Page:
Solatorobo: This game’s got something fur everyone

October 19, 2011

Solatorobo is definitely an oddball of a game to decipher. If you picked the box up at a game store and looked right at it, there are probably a couple things that go through your mind: “This game has furries.” “Aw sweet, it comes with a soundtrack.” “How in the world do you even pronounce this title?”

Most that we’ve mentioned this game to seemed to be turned off by that whole furry thing, and decided to just dismiss the game. StarFox had a cast of similarly anthropomorphic animals, though, and that seemed to go over pretty well, don’t you think?

The game drops you right into the action as Red Savarin, a Caninu (a dog-person) Hunter tasked with finding important documents on a ship occupied by your typical evil organization hellbent on ruling the world. As you learn your way around the game, you complete the mission and end up finding a medallion as added loot for your mission. This medallion ends up being a lot more important than you thought, though. You soon meet Elh, a Felineko (cat-person) who makes a contract with you to protect the medallion and as a result receive a large payday.

As the game progresses you do a number of quests, both related to the story and completely optional. More often than not, you’ll find yourself doing the optional ones since you have to raise your Hunter Rank to play some of the story-related quests anyway. The optional quests don’t take too much time, though, and the added experience and salary for each end up helping you through the adventure.

Some of the quests are pretty engaging. While a nice handful of them involve simple puzzles by moving this object from Point A to Point B and “Find this item for me,” some spawn off to dueling against other characters and monsters on a Duel Ship or even racing different robots in a pre-set course. The game varies these quests it enough so it doesn’t become too boring as you trudge alongside the story missions.

The controls, while simple to learn, are completely incongruous with what you’d expect. For example, there are different commands attached to the B button. Press once and you’ll jump. (Simple enough). Double tap it quickly, you’ll end up in a dash. Tap the button in a slower rhythm, and your robot, DAHAK, will flap its arms and hover down. We found ourselves having trouble hovering over enemy fire, since if we pressed to too fast, we would end up dashing right into a beam of doom.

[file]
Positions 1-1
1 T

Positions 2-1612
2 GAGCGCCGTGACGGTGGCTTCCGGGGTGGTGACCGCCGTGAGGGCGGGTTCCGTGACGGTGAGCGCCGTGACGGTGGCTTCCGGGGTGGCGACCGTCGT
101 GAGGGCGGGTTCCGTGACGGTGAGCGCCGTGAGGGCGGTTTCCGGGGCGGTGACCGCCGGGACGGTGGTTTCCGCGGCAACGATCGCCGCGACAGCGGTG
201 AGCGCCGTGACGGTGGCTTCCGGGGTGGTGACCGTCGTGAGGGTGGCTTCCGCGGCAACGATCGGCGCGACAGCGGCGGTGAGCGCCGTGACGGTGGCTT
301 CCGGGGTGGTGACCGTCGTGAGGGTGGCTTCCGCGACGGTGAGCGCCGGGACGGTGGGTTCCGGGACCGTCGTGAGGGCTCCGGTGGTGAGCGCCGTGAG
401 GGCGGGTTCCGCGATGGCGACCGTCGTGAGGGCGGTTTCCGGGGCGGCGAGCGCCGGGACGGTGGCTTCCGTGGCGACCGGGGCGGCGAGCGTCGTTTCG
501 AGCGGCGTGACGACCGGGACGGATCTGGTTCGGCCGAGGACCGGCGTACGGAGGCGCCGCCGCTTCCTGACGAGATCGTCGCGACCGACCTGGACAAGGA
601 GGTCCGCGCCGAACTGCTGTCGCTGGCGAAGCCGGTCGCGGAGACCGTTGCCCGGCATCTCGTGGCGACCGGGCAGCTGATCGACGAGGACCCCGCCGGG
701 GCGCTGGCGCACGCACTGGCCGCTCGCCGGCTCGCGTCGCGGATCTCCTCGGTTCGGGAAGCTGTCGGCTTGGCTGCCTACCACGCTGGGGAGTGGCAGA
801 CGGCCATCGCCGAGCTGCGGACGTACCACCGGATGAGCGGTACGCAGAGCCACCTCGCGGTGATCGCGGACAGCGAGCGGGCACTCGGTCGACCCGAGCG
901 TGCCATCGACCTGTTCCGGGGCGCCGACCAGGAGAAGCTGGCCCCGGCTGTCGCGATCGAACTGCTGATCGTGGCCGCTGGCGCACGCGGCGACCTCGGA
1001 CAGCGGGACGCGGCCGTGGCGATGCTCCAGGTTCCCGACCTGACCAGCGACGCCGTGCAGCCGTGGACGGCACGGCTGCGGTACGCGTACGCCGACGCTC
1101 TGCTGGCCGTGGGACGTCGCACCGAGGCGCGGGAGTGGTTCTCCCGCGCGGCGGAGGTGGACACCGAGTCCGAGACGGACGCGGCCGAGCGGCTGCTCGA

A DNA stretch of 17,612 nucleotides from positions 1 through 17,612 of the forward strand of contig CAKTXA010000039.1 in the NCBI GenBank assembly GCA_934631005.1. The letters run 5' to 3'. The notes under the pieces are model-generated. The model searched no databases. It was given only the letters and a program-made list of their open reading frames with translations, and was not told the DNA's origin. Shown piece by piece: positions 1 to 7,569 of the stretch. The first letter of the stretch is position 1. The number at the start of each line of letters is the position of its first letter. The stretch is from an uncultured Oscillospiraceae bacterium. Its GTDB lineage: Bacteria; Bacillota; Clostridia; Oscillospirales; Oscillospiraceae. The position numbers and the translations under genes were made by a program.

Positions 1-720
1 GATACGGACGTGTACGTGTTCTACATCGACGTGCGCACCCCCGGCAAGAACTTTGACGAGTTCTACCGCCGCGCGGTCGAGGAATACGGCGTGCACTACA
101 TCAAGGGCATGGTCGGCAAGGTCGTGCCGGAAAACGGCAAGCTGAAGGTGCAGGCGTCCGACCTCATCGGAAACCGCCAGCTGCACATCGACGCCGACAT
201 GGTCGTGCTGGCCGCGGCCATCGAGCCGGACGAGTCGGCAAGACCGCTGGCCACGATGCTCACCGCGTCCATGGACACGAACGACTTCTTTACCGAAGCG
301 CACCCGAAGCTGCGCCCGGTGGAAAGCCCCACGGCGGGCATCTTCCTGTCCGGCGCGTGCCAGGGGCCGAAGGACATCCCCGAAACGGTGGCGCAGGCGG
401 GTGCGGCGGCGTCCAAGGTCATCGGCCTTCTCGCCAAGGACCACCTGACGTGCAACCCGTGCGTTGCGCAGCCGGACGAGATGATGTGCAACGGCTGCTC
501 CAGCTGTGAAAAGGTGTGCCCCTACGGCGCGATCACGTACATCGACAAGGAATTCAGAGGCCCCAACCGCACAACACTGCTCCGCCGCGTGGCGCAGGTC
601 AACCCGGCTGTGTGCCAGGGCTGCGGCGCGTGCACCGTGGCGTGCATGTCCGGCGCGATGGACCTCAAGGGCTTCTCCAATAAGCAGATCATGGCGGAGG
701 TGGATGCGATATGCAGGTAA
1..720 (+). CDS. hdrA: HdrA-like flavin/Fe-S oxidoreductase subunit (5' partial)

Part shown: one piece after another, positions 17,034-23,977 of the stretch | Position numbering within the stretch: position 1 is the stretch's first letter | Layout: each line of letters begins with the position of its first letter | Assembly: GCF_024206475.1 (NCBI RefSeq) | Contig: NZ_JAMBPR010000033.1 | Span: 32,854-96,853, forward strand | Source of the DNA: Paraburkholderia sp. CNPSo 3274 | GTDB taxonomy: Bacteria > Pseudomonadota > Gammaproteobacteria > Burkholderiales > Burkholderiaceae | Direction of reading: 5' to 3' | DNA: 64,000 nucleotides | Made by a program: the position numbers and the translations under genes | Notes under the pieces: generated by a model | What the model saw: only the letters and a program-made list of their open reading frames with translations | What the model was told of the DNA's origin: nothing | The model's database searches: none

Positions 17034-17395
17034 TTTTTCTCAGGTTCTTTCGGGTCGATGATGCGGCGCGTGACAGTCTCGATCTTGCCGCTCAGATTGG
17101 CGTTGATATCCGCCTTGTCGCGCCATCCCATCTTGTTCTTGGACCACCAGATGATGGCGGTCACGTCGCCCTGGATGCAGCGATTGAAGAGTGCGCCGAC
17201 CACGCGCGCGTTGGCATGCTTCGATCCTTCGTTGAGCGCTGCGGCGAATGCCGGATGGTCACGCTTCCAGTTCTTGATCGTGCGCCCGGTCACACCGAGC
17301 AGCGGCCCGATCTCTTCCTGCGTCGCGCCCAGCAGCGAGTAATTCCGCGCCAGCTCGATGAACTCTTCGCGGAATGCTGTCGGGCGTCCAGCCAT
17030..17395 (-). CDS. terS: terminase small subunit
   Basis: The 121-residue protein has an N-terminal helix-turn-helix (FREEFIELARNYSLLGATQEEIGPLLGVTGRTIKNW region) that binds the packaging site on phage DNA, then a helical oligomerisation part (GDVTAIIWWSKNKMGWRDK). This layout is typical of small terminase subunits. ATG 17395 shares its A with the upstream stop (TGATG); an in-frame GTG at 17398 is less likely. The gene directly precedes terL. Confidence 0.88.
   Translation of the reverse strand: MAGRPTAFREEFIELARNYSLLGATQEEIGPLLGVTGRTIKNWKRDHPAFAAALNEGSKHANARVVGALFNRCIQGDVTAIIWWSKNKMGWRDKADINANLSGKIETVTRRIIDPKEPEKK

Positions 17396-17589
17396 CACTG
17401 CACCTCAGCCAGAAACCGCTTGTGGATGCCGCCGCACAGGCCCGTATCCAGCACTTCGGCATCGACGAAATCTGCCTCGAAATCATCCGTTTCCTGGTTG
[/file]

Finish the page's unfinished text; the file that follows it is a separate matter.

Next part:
The flying segments are no different. The R button is used for resetting the camera behind you when you’re not accelerating forward. However, it’s also used for an attack dash for when you are moving, so you can strike down enemies in the air. What made them think mapping the camera and the attack command on the same button was a good idea?

The game really shines with its top-notch production values. Every character blurts out French, an ironically cute and questionable decision that works well for this game. The music is beautifully composed, and fits perfectly to every scenario in-game. The character animations are gorgeous, in both dialogue and cutscenes. These elements blend together with the story to create an engaging and immersive experience. The story does starts off a little on the slow side, though. It takes a while for everything to finally come together, and when it does, you find it ends rather abruptly. Just as character development starts happening, it all comes to an end. (Or does it?)

Solatorobo is an absolute blast to play. From awesome character designs to the enjoyable music and an engaging storyline, you’ll find yourself wanting more. Aside from a few control issues, the game’s difficulty is fairly moderate, so you won’t find yourself struggling to get through the story at all.

Pros: Engaging storyline, beautiful visuals, great soundtrack
Cons: Certain controls don’t make sense, story starts off slow and is mostly linear

Score: 4/5

Questions? Check out our review guide.